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Thinking Mingus

By Published: February 15, 2006

This is Mingus

It takes a lot of energy to assimilate a man like Mingus, or his music (if the two can be separated). Just as he does with individual pieces, he carries the listener along until you think you know what he's doing—and then he pulls the rug out from under you. Or he starts by throwing you over the edge into the abyss, and you fall and fall until you think all is lost—and suddenly there he is, waiting for you by the side of the road, with an outstretched hand and a smile.

I've tried many times to write down my thoughts on Mingus, and each time I've had a whole different impression, a whole different outlook and take on him. About the only common, consistent thought is that the more I listen to his music, the more I discover and the more I like it. Liner notes on his albums tell us that he invented no new musical forms, but I think there should be a new entry in the jazz dictionary—along with Dixieland and swing, stride and bebop, maybe we should add Mingus.

Mingus.

Mingus. The name alone sounds almost ominous. And his face—like an unsmiling Buddha. Like Buddha, he's seen things few people ever see; unlike Buddha though, his vision never gave him any peace.

His life as a Black American jazz musician was filled with the frustrations and outright oppression that have been visited upon nearly all of Black America ever since they were first seen as "Other", brought to America as slaves and considered soulless animals at best, and as beasts of burden and scapegoats at worst. But Mingus couldn't just roll with the punches and accept it as "the way things are around here". Nor would he give up. "Escape" and "complacency" were two words you wouldn't find in his vocabulary. It would be hard, if not impossible, to picture Charles Mingus nodding away in a drug haze among the wasted musicians in Jack Gelbar's play, "The Connection" (a sort of bebop "Waiting for Godot", where a group of musicians—and eventually, the camera man shooting the movie—spend most of each scene rationalizing their need to shoot heroin as they wait for the unnamed connection to show up with a fresh batch of dope). Sure, he had more than his share of personal demons, but he was definitely a force of nature that wouldn't be stopped.

Mingus fought back in every way that he could—there was no division, no wall between his vision and his voice, his struggle and his music. He called himself a "crazy nigger", because only a crazy man would have the chutzpa to keep getting back up after every savage beat-down for as many years as he did—and continue speaking out without losing his train of thought.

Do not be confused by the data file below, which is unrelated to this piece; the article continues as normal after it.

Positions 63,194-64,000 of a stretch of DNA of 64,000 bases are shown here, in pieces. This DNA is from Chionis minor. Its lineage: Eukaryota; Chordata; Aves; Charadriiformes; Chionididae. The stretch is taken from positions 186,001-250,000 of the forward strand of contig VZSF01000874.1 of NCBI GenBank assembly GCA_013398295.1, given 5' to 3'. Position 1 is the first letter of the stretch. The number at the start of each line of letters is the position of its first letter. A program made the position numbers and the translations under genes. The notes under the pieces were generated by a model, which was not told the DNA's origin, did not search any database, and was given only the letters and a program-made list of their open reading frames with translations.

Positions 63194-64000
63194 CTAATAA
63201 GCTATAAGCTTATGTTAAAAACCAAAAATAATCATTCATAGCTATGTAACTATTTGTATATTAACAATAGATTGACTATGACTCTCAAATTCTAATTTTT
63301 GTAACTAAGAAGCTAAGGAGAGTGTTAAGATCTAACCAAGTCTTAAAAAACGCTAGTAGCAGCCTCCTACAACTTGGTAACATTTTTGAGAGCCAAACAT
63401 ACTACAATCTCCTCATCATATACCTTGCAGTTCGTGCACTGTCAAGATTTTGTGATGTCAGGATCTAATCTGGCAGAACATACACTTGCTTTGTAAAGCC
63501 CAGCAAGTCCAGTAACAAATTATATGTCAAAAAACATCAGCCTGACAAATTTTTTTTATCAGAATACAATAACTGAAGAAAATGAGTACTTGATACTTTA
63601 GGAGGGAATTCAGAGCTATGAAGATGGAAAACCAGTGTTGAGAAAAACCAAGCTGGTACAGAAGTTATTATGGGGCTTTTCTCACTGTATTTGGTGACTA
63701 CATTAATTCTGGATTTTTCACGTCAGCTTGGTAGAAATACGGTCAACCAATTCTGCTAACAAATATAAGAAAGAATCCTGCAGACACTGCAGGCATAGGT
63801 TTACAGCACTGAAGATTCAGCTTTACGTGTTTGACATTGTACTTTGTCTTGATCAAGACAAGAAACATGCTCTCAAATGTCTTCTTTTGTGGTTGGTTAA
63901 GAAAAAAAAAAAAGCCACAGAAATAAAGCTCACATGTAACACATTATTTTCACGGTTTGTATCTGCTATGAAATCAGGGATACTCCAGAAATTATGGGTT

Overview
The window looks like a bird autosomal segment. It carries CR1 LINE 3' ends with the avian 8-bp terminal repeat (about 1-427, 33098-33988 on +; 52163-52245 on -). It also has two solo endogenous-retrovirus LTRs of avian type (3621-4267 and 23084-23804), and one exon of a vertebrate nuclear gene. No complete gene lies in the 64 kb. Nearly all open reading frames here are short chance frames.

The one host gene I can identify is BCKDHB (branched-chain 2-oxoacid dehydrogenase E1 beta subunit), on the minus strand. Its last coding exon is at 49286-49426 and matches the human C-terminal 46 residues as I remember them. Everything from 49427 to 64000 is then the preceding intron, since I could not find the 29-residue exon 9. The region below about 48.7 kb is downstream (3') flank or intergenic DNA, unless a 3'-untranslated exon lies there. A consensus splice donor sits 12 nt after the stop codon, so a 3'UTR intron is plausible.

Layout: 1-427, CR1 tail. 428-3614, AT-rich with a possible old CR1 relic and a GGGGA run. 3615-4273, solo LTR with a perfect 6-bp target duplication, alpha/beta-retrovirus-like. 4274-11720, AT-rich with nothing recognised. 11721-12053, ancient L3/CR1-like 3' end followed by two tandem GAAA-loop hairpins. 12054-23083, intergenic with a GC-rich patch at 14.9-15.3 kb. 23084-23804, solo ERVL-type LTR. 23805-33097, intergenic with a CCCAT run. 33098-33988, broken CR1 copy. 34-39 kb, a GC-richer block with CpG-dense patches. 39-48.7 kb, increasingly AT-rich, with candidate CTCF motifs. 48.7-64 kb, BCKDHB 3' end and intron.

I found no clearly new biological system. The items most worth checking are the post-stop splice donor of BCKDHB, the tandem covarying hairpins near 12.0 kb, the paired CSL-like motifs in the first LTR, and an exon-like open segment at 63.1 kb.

There are so many sides to Mingus. The same man responsible for "Haitian Fight Song" (eventually renamed "Afro-American Fight Song" to make it all the more topical), "Fables of Faubus" and "Meditations on Integration", was also the composer of lyrical, moving love ballads, like "Celia", "I X Love", and of celebrations of childhood, like "Hora Decubitis". His songs of love aren't necessarily bitter or cynical. This "crazy nigger" saw no contradiction between being tough guy and tender lover, firebrand and clown. This "angry young man" was not afraid to be gentle and quietly sensitive. Sure, there are any number of people, whether musicians or otherwise, who can be eloquent in their anger; and even more whose talents lie primarily in the composition of love ballads. But there are precious few who can stand with one foot planted firmly at each extreme. There is no middle ground for these geniuses. They expend the energy of any six giants every time they create or re-create a piece of music. This is Mingus.

And this is Mingus: the Big Man who blew up the world several times in "Pithecanthropus" and "Oh Lord, Don't Let Them Drop That Atom Bomb on Me"; who waged war with "Afro-American Fight Song" and preached a "Prayer for Passive Resistance"; who told us to "Remember Rockefeller at Attica" and then invited us to "Eat That Chicken". A man who could be fiercely proud of the tears in his eyes when he spoke of love, real love, passion between real people—not a Flower-Power kind of shallow, empty love. An angry man, and a proud man, who could cry with no shame at all and laugh with every fiber of his soul. Maybe the anger in his music is for those people who are afraid to cry, who are afraid to say "love". It's all there, in his music. This is Mingus.

Like so few others, he will never be gone from our world. I would like to think that Harry Haller, Hermann Hesse's Steppenwolf, would have readily counted Mingus among the "Immortals", along with Beethoven and Mozart.

This is Mingus. And this is why I love Mingus.

Any more questions?

Photo Credit
In order of appearance: Lee Tanner, Hans Kumpf, Karlheinz Klüter, and Phocus Agency

Painting by John Froehlich



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